Carrots: It may be the shape that does it for some people, but carrots also contain vitamins that are important in hormone production.

 Pomegranates: The seeds of this luscious red fruit improve blood flow and are rumored to increase genital sensitivity.

Red wine: In moderation, red wine increases blood flow, relaxes you, and lowers inhibitions. Have a few ounces of red wine, but don’t overdo it.

Arugula: Ancient Romans used this peppery, leafy green vegetable as an aphrodisiac. Along with aphrodisiac properties, arugula promotes digestion and is a great source of vitamins A and C. Add a little arugula to your salad greens.

 Chocolate: Pure, dark chocolate has a centuries old reputation as an aphrodisiac. Chocolate contains phenylethylamine (PEA), which stimulates the same hormone your body releases during sex. It also sparks dopamine production in the brain. It doesn’t take much. Try a square or two of low-sugar, vegan dark chocolate.

Onions: Have been attributed aphrodisiacal properties, since prehistoric times. They are mentioned in many classic Hindu texts on the art of making love, and were the most used aphrodisiac in ancient Greece, as well as being frequently included as an ingredient in Roman and Arab recipes. Celibate Egyptian priests were not allowed to eat onions because of their potential effects, and in France, newlyweds were served onion soup on the morning after their wedding night to restore their libido.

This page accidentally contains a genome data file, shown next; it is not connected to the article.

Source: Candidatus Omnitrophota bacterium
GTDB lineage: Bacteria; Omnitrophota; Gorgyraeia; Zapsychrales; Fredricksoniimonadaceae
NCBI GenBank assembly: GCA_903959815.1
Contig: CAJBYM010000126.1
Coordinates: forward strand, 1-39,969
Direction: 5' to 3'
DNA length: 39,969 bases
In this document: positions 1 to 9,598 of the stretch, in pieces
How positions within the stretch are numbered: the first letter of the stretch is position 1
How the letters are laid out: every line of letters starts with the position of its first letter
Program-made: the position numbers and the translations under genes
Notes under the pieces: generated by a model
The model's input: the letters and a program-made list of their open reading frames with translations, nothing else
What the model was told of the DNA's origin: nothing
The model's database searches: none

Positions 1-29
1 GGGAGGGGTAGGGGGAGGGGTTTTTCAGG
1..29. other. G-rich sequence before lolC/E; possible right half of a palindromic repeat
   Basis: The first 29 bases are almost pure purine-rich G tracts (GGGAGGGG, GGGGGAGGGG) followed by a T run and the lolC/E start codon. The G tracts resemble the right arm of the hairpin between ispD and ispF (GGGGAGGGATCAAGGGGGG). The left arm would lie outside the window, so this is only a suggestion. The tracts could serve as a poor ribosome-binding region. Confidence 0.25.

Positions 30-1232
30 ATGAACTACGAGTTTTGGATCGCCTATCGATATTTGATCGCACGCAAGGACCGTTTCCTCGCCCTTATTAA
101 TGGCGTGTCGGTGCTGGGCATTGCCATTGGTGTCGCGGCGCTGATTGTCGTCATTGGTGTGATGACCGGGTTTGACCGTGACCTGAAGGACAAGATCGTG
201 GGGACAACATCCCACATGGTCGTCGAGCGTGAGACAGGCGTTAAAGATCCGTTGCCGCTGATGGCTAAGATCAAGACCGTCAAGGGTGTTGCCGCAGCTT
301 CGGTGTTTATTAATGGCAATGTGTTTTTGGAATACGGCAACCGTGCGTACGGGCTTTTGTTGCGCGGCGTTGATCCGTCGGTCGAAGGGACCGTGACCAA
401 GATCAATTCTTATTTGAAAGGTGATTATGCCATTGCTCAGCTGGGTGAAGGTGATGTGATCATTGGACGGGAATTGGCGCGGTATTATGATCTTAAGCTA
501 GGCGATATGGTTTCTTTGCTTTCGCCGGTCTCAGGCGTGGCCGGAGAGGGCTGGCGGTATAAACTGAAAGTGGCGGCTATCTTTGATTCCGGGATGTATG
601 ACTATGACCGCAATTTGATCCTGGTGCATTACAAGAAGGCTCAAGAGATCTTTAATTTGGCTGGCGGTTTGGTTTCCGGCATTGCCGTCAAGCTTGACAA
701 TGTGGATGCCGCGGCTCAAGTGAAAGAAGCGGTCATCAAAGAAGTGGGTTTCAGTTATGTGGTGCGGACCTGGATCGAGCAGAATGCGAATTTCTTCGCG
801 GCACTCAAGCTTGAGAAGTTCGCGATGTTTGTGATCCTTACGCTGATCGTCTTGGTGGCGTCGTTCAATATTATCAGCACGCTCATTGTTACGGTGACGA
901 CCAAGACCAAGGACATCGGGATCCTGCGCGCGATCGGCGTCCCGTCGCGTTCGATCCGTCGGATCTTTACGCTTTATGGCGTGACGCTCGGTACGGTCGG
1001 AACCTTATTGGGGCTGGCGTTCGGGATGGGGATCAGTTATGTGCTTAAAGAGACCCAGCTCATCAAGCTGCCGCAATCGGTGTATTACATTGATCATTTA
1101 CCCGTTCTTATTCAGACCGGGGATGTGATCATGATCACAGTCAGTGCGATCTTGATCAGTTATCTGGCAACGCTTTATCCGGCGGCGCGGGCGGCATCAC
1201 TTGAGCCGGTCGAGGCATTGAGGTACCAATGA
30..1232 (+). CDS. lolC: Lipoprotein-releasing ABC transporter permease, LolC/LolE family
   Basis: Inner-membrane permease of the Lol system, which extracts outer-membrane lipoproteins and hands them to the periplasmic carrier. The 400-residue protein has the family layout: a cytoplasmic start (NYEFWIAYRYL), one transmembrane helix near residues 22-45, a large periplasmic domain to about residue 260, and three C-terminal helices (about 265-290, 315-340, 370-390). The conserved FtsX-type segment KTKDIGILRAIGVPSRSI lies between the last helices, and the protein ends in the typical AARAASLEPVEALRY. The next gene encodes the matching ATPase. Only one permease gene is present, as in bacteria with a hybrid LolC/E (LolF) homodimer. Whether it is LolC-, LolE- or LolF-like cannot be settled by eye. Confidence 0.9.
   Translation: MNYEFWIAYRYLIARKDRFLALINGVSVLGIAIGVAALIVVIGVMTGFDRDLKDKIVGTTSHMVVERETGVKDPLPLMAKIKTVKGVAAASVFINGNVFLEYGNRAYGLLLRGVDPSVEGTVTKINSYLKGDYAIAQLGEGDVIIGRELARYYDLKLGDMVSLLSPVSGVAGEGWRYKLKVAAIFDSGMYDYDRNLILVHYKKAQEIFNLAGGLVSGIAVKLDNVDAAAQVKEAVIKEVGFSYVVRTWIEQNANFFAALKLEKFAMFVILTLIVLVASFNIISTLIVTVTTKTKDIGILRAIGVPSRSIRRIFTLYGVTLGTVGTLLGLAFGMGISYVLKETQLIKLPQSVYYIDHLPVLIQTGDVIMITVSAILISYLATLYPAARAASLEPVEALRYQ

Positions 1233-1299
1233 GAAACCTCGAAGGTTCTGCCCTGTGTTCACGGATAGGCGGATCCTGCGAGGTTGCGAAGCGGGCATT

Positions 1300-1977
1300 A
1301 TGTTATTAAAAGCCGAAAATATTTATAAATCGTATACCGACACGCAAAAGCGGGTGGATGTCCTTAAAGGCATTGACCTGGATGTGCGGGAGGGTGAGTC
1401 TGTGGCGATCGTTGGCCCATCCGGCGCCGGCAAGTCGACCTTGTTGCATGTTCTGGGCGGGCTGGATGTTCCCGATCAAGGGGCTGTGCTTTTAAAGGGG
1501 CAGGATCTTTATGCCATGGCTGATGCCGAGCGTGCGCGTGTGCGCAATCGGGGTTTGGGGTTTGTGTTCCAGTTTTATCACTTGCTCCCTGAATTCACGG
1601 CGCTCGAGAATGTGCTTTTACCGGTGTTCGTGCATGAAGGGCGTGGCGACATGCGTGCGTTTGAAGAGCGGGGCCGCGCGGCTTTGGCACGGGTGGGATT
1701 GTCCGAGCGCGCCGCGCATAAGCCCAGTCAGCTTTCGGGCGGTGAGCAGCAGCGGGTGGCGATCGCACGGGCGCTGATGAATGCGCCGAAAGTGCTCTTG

Onion, as well as garlic, contains the amino acid alliin and the related allicin (CH2=CH-CH2-SO-CH2-CH=CH2). Alliin, which is devoid of any odour or taste, can be transformed into allicin by the enzyme allinase. Whenever an onion (or garlic) is crushed this enzyme is released from the plant tissue and starts to enact the transformation. It is allicin which causes the “true” garlic odour. No aphrodisiacal properties have (yet) been demonstrated, but the compound makes a good antibiotic.

Oysters  These mouthwatering mollusks are the classic aphrodisiac. And, there’s research to support it: raw oysters are very high in zinc, which raises sperm and testosterone production, thus increasing libido. Like some fish, oysters contain omega-3 fatty acids, considered to increase one’s overall well-being and even fight depression. They are also a source of dopamine. No wonder Casanova ate 50 raw oysters every day.

Shiitake: The shiitake mushroom, Lentinula edodes, consists of large, tawny, parasol-shaped caps with a cream-colored inside and a delicious smoky flavor. It has a reputation of being a useful aphrodisiac even when eaten alone, but especially in combination with game.

Strawberries: They’re shaped like a heart, they’re red and they’re juicy. To get newlyweds in the mood, cold strawberry soup was served to couples before their honeymoon, according to an old French tradition. Ancient Romans believed eating strawberries increased sexual appetite, and designated the fruit as a symbol of Venus, the Roman goddess of love.